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  • For the love of cars: Opel employees design and develop emissions-free neo-classic
  • From the Classic collection: Manta A parts-platform is brought back to live
  • Best ingredients: Electric and digital, like current Opel models
  • From experience: Rear-wheel drive combined with manual Opel gearbox

 

Opel Manta GSe ElektroMOD: The Dream, the Team, the TechnologyRüsselsheim.  In the beginning there was the car. More precisely, an orange-red Opel Manta with a black vinyl roof in the Opel Classic collection. A typical representative of the colourful wild seventies! A style icon. An original, generally in good shape, but a bit worn out. Still unrestored, perhaps more of a parts carrier. At the same time, Opel's E offensive was in full swing with new models like the Opel Mokka-e. And so one thing led to another. There is, after all, a trend in the scene towards 'restomods', classic vehicles with modern drives. So why not give the Manta a new lease of life electrically? With plenty of torque at the rear axle for fast sprints without a lot of noise. Just a dream? No way. The idea was born and shared – between passionate designers, 3D modellers, engineers, technicians, mechanics, product and brand experts. A group of Opel fans simply in love with cars.

The idea quickly took shape. The 50-year-old Manta became a child of our time – electric, emissions-free and as emotional as a true legend should be. The Opel Manta GSe ElektroMOD was born, at first, only in the minds of its creators. “The GSe is a homage to the Manta of yesteryear and at the same time a brand statement for the present. Opel is bold and pure – excitingly different. Perhaps different from what you would expect from us,” says Quentin Huber, Head of Brand Strategy and Social Media at Opel.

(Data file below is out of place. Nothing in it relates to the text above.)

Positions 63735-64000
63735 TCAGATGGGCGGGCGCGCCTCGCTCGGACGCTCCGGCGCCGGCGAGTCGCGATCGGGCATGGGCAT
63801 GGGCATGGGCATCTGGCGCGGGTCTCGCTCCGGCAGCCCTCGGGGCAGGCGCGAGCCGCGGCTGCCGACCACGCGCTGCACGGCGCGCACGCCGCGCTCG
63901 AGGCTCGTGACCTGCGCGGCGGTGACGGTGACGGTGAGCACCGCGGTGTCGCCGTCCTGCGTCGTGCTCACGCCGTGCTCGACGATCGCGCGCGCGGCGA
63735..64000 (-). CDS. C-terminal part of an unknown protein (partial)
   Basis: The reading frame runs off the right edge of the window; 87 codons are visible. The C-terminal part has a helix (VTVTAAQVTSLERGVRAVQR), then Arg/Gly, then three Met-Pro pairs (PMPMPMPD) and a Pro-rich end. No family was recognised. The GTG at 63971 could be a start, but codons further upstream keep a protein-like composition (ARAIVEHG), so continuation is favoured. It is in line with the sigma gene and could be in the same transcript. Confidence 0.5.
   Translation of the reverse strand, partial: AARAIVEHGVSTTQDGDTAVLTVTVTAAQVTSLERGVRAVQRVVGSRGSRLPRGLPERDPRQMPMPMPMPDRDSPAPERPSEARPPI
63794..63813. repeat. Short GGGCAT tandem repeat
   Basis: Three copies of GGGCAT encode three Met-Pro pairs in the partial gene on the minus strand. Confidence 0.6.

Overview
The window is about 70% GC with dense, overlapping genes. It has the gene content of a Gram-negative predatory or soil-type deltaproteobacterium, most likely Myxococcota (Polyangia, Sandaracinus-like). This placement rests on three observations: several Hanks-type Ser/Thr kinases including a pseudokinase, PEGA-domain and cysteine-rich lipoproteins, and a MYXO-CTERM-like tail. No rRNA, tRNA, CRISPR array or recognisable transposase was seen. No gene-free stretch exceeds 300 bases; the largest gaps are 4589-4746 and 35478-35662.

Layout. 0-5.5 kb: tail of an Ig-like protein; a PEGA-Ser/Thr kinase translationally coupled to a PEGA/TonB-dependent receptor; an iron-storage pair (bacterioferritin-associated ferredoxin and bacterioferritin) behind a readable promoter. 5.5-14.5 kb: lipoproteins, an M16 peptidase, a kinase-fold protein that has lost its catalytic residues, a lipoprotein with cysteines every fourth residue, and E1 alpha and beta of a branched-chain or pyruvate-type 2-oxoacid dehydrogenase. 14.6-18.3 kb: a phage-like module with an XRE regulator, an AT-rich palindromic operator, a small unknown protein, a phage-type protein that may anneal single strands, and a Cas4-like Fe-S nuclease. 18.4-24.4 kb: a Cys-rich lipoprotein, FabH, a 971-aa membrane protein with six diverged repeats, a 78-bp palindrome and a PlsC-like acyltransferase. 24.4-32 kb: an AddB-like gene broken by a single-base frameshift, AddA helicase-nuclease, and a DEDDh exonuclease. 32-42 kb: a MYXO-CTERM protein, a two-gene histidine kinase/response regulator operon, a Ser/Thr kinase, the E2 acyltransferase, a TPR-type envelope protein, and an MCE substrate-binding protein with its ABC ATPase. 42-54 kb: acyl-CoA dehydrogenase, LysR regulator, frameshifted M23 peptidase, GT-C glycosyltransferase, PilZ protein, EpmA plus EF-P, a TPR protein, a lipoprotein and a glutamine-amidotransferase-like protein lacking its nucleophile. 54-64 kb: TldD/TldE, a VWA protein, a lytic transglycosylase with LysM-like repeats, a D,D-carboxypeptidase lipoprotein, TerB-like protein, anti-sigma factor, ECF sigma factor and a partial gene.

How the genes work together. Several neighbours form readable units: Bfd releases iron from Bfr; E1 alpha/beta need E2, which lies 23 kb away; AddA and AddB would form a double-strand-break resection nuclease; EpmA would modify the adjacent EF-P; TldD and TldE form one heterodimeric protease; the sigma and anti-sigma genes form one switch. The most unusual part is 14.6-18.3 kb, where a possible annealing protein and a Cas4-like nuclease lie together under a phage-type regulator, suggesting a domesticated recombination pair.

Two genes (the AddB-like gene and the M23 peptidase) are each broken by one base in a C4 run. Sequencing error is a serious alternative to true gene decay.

So much enthusiasm immediately inspired the “Car Guys” in the Opel management. There was a spontaneous green light from the very top for this unusual, cheeky, dazzling project and the idea of an extra-cool ElektroMOD became reality within a few months. It had happened before in a similar way at Opel, when a group of enthusiasts around chief designer Erhard Schnell designed an exciting sports coupé on their own initiative. This project started in 1963, gave the car world the Experimental GT study barely two years later and finally the Opel GT from 1968 to 1973. But that is another story.

In the case of the Manta GSe ElektroMOD, the development team has preserved the car's original fascination and at the same time brought top innovations into play. The expressive Pixel-Vizor with the latest LED technology, the fully digital cockpit and, of course, the battery-electric drive.

“The Manta GSe stands for pure love of the automobile. With the ElektroMOD, we are building a bridge from the great Opel tradition to a sustainable future. This mixture of zeitgeist and today is absolutely fascinating,” explains Pierre-Olivier Garcia, Opel Global Brand Design Manager, on behalf of the Manta GSe team.

Step by step: From original oldie to fascinating ElektroMOD